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Decentralized Financial Systems

The difficulties experienced in the 1980s by development banks, traditional agricultural finance organizations, small- and medium-sized companies and craft trades further aggravated the stagnation and even the regression of economic growth in the countries of the Union.

This situation was reflected in the liquidation of the majority of development banks, which has made it even more urgent to promote alternative financing structures capable of mobilizing small savings in rural and urban locations and create the conditions for the progressive integration of the informal sector with the modern economy.

To this end, concertation with the main actors (partners in development, proximity financing institutions, governments and the Central Bank) has highlighted the need to amend the existing system of regulations to grant legal status to institutions other than banks and financial institutions that provide financial services to populations outside the traditional banking system (savings and loan cooperatives or mutuals and non-governmental organizations involved in the collection of savings and/or the distribution of credit, and projects with a credit component). Collectively known as Microfinance Institutions (MFIs) or Decentralized Financial Systems (DFSs), these entities first appeared in the sub-region in the late 1960s.

In the framework of the promotion of these institutions, whose target customers almost exclusively include low-income groups in both rural and urban areas, the BCEAO, with assistance from the member states and partners in development, in addition to adopting a specific set of regulations for these institutions, set up two support projects in 1992 to promote the emergence and the development of proximity finance institutions.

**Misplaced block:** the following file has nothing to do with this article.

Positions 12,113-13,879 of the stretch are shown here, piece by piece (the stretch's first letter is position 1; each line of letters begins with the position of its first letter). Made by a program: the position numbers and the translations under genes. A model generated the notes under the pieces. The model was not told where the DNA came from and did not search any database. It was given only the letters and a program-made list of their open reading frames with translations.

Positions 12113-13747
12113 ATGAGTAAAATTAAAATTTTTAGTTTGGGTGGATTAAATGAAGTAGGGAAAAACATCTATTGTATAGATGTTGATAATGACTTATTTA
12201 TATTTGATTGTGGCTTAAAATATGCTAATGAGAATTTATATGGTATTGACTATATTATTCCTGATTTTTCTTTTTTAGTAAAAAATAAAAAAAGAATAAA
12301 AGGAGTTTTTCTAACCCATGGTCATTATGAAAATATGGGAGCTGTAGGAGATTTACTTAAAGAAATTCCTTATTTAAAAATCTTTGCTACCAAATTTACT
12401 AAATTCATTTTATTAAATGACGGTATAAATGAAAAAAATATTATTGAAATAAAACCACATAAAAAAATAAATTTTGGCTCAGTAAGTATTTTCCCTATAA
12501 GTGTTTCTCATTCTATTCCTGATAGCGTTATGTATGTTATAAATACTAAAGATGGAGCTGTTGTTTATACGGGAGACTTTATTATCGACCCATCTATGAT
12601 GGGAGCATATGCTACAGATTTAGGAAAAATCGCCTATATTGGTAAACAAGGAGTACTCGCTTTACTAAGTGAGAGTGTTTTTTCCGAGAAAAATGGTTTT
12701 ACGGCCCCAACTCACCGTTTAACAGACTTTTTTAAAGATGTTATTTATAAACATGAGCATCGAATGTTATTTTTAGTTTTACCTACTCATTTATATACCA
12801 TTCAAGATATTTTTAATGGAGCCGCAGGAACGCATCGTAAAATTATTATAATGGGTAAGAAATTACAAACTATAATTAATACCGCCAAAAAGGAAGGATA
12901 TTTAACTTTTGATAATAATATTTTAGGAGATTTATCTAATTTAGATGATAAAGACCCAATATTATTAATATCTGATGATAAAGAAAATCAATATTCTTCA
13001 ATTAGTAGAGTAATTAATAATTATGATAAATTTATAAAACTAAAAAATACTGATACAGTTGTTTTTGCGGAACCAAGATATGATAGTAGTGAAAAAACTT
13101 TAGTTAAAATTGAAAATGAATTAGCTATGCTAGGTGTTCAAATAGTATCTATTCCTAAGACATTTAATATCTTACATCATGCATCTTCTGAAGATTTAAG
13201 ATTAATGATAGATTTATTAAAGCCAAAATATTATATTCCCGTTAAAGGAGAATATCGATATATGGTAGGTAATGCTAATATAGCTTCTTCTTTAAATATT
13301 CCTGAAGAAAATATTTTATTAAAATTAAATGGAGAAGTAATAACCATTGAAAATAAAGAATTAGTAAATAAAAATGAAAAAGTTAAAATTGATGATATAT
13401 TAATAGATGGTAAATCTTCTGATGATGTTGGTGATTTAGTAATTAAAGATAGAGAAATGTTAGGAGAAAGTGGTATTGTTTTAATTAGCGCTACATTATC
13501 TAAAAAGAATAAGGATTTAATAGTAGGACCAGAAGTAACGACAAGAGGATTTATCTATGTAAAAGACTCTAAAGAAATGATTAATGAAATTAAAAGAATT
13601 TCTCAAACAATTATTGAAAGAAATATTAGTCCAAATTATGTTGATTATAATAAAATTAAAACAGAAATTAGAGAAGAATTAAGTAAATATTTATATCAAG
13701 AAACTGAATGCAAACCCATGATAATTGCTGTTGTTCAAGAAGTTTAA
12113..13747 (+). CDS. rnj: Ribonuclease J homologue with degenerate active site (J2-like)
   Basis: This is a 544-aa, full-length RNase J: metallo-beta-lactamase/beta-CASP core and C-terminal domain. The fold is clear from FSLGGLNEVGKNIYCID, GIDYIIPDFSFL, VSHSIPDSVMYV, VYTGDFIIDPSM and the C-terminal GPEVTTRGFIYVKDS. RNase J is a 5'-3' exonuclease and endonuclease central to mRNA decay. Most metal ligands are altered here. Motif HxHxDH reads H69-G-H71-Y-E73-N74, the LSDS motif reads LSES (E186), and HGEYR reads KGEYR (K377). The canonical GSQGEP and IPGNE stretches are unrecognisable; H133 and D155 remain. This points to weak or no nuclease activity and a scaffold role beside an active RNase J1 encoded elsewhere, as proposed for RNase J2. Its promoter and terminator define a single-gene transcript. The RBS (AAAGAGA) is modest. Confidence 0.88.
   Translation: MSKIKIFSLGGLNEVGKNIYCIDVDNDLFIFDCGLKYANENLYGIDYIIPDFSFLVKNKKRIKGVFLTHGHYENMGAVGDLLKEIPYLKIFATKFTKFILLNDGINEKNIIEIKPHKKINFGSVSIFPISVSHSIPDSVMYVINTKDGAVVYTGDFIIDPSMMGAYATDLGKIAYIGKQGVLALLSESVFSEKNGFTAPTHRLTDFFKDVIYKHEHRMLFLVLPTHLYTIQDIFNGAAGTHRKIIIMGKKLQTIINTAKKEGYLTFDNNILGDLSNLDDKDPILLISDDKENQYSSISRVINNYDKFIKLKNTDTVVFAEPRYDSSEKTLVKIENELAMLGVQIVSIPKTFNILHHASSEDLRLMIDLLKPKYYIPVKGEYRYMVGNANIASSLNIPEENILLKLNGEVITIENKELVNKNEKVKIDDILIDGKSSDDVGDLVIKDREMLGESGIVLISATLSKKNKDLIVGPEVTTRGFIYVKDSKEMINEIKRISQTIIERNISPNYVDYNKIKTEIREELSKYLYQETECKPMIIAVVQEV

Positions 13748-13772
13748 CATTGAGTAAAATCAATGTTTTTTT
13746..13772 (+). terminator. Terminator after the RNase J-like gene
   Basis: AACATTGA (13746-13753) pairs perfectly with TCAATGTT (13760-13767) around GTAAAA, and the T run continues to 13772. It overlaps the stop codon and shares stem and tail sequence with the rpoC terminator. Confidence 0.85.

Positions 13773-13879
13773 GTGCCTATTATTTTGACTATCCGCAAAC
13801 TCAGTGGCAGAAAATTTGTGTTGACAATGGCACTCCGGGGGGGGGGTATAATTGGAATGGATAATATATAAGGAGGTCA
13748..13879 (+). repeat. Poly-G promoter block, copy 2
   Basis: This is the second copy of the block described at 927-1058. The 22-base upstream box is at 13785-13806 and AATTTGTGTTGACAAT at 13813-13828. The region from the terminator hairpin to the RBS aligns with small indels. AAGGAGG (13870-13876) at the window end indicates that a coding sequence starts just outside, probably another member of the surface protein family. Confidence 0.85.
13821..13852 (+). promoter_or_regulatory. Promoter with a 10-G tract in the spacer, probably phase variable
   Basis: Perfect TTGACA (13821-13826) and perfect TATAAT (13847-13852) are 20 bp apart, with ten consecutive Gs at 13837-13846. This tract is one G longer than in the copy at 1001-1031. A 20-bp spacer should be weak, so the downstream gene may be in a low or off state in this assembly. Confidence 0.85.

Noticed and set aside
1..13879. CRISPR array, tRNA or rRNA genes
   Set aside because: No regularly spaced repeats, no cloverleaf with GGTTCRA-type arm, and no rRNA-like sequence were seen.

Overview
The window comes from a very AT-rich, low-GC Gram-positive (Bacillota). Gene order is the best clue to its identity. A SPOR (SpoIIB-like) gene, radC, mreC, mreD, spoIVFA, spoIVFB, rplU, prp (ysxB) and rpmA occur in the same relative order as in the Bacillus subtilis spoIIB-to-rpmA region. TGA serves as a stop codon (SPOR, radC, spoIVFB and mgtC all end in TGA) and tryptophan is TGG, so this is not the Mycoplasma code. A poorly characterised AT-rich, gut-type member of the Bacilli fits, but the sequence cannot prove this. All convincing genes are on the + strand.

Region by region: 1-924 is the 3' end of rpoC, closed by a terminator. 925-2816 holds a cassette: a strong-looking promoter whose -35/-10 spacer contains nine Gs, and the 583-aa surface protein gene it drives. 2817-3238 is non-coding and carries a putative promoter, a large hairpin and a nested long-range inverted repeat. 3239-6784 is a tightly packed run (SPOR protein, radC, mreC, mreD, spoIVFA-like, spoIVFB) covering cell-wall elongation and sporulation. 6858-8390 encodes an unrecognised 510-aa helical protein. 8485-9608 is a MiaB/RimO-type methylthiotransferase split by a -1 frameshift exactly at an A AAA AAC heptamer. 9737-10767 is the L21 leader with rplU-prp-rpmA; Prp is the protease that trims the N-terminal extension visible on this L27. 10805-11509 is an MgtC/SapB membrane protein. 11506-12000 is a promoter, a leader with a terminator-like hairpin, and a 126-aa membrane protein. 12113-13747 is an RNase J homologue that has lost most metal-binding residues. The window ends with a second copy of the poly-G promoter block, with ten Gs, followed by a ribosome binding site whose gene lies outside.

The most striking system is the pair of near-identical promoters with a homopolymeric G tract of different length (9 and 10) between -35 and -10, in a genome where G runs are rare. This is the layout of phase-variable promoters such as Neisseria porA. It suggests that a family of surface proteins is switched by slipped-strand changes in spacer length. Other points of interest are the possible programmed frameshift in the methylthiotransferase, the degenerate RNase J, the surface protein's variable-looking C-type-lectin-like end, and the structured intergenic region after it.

Indeed, to enable these institutions to legally carry out transactions hitherto restricted to traditional credit institutions, a specific legal framework was designed by the BCEAO in application of the provisions of article 22 of the Treaty establishing the West African Monetary Union. These regulations were adopted by the appropriate bodies of the Union in December 1993.

They were complemented in July 1996 by the adoption of a framework agreement by the councils of the Union. In March 1998, the Central Bank issued instructions specifying application procedures for certain provisions of the legal framework.

In institutional terms, sector monitoring was devolved to specialized structures within the Finance Ministries of each member state, in charge of supervising decentralized financial institutions.

Under the terms of the Treaty of November 14, 1973, the BCEAO has a mandate to propose uniform regulations and ensure their harmonized implementation in all member states.

From 1992 to July 1999, two BCEAO Directorates, the Credit and Training Directorates, were responsible for monitoring the sector.

At the end of July 1999, a new entity was created within the BCEAO: the Mission for Regulation and Development of Microfinance (MRDM), which combined the actions of the two directorates and the support projects attached thereto.

Since February 2003, MDRM has been transformed into a Directorate under the Department of Economic and Monetary Studies at BCEAO headquarters.

This decision reflects the will of the Central Bank authorities to promote the diversification of the financial landscape through the emergence of viable alternative financing institutions providing sustainable services for people who lack access to conventional banks and financial institutions.